[Review] Corduroy Palace: Fine Dining In the Back Alley - Alvinology

[Review] Corduroy Palace: Fine Dining In the Back Alley

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“The only love there is, is the love we make…”

This is the mantra for Corduroy Palace, a new fine dining concept by Gibran Baydoun of Lucali BYGB fame. Inspired by the song, The Love We Make by Prince, this will be the first music to greet you as you step into the hidden restaurant.

Corduroy Palace started with the idea of a space that transcends time. Described as “A space where the best memories are made. A space created outside of trends. A place you just end up, good days or bad, that fills you up, in more ways than one.”

From hospitality expert Baydoun and the team who brought us Lucali BYGB comes Corduroy Palace, a quirky and unorthodox wine hall and dining room made for mid-afternoon drinks that linger on into unexpected late-night bacchanals.

The Midtown Manhattan-style joint is designed to be as cosy as it is opulent—just as its name suggests, from the connotation of the words, “Corduroy” and “Palace” respectively.

The experience is akin to leaping into a magic rabbit hole of sorts, like Alice, foraging into Wonderland. You enter the venue via the back entrance, presented as Proper Slice, a small takeout-only pizza joint that sells pizzas for real:

[Review] Corduroy Palace: Fine Dining In the Back Alley - Alvinology

Once inside, you will find yourself in a glamorous hideout serving impressive wines and indulgent eats, a drastic difference from the presentation outside.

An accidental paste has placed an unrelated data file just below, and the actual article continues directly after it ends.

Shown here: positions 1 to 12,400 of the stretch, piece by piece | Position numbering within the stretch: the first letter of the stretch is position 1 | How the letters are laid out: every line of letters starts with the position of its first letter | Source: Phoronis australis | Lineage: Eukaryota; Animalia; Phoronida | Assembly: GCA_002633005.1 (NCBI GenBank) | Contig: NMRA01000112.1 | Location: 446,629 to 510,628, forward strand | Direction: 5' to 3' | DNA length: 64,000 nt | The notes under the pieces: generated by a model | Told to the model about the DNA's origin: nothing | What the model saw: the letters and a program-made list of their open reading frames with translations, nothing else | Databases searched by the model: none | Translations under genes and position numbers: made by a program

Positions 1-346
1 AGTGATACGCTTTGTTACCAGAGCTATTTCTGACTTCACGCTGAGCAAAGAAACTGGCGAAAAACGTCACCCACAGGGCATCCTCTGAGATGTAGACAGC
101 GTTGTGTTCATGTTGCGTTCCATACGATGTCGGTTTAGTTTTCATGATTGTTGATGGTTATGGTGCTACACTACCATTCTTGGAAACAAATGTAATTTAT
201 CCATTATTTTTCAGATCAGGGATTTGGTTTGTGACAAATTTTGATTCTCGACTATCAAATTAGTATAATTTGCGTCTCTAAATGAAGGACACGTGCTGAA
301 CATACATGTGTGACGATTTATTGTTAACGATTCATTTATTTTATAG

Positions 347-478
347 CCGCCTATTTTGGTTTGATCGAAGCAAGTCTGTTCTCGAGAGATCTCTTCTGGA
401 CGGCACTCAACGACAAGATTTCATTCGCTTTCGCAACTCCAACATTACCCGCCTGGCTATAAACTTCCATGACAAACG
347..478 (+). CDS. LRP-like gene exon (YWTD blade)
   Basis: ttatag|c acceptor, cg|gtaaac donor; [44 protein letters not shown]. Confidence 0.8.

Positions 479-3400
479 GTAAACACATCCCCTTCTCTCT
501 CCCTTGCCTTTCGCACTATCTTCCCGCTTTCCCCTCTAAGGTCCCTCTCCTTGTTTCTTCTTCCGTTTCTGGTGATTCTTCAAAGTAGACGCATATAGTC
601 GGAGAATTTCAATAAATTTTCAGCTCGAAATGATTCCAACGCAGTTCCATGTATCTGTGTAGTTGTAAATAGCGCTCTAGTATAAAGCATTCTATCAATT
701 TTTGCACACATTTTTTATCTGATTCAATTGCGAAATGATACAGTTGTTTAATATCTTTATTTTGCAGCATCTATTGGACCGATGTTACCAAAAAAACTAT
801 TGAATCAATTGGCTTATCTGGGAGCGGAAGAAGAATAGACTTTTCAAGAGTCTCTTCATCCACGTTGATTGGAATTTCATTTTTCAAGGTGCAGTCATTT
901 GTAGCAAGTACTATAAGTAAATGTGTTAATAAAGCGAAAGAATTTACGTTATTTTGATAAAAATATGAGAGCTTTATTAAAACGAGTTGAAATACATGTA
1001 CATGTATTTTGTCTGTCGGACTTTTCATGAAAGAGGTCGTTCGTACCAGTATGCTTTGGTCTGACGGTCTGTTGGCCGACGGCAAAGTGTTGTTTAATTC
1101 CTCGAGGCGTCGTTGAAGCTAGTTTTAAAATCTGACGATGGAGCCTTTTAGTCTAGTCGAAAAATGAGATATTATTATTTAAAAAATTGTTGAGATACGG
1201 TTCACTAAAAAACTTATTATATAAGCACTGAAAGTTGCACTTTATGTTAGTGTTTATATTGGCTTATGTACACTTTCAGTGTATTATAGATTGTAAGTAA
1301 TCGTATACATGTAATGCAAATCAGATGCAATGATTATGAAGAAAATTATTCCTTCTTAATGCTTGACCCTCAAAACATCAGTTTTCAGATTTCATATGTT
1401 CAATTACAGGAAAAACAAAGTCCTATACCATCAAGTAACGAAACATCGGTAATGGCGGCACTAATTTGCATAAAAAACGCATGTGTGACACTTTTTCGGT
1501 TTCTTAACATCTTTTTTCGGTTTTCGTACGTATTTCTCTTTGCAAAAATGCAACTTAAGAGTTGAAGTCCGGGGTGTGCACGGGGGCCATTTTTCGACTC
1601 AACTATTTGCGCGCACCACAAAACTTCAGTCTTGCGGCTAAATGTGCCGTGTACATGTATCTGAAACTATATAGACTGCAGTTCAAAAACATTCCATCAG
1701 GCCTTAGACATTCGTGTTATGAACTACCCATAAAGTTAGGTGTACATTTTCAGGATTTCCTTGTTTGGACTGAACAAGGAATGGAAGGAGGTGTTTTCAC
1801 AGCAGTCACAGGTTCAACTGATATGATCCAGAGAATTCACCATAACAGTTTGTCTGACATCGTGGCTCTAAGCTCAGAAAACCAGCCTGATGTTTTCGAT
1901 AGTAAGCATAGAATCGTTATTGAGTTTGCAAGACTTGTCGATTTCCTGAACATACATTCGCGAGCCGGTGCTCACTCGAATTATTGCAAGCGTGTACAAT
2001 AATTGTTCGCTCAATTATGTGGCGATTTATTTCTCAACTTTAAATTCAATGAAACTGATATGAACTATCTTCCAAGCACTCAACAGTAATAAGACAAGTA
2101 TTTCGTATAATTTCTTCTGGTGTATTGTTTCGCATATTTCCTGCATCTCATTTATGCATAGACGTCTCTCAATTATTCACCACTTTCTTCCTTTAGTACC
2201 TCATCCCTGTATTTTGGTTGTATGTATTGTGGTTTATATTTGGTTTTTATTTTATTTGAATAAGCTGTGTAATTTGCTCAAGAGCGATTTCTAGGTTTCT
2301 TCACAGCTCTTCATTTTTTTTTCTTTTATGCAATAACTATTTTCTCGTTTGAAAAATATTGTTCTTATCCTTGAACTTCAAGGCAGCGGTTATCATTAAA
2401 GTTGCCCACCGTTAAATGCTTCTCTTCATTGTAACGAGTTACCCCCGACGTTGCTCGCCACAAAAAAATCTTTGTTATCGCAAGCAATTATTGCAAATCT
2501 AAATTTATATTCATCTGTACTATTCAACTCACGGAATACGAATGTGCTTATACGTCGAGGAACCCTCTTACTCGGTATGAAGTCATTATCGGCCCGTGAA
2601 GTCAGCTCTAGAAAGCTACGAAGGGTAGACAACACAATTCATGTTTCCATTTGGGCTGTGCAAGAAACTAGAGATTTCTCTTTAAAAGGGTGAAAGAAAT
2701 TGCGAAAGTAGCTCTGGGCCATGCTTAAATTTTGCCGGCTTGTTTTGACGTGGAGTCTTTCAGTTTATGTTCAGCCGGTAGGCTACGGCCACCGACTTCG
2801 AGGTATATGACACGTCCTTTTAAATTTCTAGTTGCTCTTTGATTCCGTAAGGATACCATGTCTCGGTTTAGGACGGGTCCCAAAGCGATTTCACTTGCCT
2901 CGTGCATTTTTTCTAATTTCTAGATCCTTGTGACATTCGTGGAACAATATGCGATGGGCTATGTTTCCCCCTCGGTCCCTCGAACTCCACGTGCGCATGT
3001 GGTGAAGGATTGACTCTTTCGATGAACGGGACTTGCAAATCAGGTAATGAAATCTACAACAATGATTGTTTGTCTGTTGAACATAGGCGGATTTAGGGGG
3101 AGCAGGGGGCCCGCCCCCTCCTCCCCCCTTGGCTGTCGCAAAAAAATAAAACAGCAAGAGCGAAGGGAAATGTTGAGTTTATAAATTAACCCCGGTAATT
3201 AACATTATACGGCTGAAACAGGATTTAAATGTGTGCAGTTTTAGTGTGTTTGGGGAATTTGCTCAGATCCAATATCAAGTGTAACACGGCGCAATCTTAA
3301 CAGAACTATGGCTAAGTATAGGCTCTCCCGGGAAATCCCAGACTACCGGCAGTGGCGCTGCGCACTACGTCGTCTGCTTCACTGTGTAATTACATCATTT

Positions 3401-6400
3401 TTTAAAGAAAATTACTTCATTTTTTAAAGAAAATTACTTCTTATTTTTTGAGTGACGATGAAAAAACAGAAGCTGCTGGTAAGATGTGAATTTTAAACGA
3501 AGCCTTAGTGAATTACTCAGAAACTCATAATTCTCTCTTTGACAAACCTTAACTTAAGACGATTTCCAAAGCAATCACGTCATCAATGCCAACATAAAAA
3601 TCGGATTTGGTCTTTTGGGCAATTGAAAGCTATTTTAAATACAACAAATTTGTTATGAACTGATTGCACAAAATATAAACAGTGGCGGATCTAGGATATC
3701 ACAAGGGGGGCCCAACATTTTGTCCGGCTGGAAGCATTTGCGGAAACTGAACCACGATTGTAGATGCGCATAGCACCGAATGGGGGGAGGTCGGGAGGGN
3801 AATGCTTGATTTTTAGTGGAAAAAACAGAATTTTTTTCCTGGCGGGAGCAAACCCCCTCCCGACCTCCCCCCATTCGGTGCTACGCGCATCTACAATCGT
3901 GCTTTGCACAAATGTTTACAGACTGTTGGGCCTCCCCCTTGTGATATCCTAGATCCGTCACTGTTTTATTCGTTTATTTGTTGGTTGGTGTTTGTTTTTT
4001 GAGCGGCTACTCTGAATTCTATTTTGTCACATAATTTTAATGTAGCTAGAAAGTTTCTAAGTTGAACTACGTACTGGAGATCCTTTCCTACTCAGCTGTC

The attention to details is meticulous, right from the music that greets you upon entering, all the way to the food presentation and the design of the menu, right down to how you order and enjoy your food and drinks.

[Review] Corduroy Palace: Fine Dining In the Back Alley - Alvinology

You could call it an unorthodox wine hall, midtown Manhattan dining room or, in our opinion, a tiny marvel hidden away in the back alley of Gemmill Lane in the CBD that will unravel a different experience for everyone. It is a fun little hangout place for a private dining experience with someone close.

One of the key highlights is their carefully curated display of wines and liquors. These are all displayed upfront in bright, neon cellars for guests to look at and purchase directly by the bottle to enjoy in the restaurant. They do not sell wine by the glasses here, instead you pick a bottle, enjoy it during your meal and then have the option to bring it home after.

[Review] Corduroy Palace: Fine Dining In the Back Alley - Alvinology

The menu is presented like a narrative, making the dining experience more fun:

[Review] Corduroy Palace: Fine Dining In the Back Alley - Alvinology

Inside the dimly lit restaurant, if you pay attention, it is claimed that there are over 21 different vintage rugs and famed contemporary art pieces, including a Picasso original adorning the interior, for an added touch of sophistication.

[Review] Corduroy Palace: Fine Dining In the Back Alley - Alvinology

If you and your guests find it hard to down a whole bottle of wine, you can consider ordering a glass of cocktail instead to enjoy with your meal.